A First In A World Of Second Chances
Inmates at the Greensville Correctional Center and their rescued companions are the first inmate-canine animal assisted therapy teams to be accredited by a national certifying organization.
Posted: May 1, 2012 3 p.m. EDT
At the massive Greensville Correctional Center in rural southern Virginia, a group of seven "lifer” inmates took on the task of rescuing and training their very own shelter dog. Handlers and dogs worked together towards becoming a Therapy Dogs International, therapy dog team.
The inmates and canines have already been actively participating in a variety of therapeutic activities throughout the prison. The teams respond to requests and appointments, as well as spontaneous meetings with inmates and staff who enjoy visiting with the well-known dogs.
After months of hard work, handlers and dogs decided to make their role official beyond the recognition of the prison. Teams demonstrated before TDI Evaluator Lisa Rapacki the therapeutic skills they had spent years learning and practicing.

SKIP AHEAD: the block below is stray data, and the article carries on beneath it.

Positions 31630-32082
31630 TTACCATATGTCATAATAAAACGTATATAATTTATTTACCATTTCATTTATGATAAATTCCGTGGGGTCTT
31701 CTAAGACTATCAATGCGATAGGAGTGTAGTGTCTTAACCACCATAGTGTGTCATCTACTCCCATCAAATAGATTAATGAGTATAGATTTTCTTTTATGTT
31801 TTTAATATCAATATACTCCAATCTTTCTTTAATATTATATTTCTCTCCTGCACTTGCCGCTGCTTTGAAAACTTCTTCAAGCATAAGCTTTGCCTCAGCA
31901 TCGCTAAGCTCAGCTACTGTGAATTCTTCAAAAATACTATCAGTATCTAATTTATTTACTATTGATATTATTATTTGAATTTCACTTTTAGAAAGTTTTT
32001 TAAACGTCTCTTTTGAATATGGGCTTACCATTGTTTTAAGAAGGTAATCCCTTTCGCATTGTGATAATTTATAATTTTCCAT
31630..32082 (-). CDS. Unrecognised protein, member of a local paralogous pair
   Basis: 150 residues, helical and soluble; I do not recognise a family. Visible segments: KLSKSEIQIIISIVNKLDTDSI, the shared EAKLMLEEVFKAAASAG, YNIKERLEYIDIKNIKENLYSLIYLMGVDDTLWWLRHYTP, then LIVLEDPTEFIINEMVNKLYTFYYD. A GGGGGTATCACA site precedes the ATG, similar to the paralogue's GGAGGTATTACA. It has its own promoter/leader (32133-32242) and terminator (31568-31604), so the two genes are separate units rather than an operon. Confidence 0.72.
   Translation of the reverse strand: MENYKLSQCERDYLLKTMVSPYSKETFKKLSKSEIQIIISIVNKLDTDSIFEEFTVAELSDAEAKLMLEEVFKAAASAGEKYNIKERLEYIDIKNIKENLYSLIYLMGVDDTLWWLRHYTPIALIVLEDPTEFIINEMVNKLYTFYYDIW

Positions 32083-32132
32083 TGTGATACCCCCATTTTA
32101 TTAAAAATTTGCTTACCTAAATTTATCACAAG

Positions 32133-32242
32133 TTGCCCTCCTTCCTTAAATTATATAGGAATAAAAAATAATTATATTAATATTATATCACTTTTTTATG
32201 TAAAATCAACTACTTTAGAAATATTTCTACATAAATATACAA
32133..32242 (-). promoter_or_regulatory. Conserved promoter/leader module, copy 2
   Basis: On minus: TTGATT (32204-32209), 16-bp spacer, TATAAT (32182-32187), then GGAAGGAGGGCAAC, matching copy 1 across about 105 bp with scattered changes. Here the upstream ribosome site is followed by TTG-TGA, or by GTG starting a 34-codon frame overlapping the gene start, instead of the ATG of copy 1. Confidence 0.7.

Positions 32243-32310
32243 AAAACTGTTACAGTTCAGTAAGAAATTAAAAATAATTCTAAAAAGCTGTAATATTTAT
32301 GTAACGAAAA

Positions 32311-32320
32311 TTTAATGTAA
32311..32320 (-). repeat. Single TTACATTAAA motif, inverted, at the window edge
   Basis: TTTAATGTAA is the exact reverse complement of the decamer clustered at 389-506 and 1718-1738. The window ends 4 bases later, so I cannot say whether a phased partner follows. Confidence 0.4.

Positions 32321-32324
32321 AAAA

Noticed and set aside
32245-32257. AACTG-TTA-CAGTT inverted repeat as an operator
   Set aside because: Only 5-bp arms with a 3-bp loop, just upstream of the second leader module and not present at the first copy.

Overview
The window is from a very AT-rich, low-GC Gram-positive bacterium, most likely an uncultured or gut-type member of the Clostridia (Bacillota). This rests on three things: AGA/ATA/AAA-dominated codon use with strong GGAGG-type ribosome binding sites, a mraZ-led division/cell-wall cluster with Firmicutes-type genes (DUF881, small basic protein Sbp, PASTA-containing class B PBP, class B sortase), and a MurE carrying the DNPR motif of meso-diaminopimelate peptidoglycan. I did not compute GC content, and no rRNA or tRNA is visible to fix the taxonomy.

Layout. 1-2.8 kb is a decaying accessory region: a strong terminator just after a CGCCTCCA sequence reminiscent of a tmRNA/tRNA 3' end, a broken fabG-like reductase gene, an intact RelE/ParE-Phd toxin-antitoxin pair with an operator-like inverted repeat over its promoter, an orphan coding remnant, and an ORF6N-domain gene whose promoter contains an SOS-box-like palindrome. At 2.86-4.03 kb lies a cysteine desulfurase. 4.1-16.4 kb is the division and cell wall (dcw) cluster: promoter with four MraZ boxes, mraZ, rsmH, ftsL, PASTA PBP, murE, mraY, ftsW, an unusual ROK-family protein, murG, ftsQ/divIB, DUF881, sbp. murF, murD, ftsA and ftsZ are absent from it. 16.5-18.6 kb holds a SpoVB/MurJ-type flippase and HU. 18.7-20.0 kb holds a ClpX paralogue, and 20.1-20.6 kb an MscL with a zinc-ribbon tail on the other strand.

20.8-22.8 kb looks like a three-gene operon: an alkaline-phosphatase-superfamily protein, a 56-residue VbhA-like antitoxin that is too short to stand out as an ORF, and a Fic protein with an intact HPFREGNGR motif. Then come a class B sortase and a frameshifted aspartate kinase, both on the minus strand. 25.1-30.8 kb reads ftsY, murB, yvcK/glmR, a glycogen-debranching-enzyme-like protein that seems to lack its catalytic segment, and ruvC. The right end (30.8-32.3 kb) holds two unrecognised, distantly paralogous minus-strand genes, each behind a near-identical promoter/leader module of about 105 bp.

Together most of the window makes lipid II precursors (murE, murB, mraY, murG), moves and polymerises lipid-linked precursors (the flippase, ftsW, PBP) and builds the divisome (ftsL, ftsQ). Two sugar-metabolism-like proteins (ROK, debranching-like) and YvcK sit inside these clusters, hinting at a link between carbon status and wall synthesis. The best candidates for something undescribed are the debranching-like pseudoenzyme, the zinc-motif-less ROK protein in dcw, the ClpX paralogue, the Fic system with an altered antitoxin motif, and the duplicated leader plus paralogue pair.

After watching the teams work and interact with fellow inmates, staff and hospital patients, it became clear that they had indeed earned the right to be the first ever credentialed inmate-canine teams.
While the much deserved recognition will likely not change the teams’ daily activities, it serves as a sweet reminder that surprising firsts can still occur even for those who spend their lives behind fences and walls.
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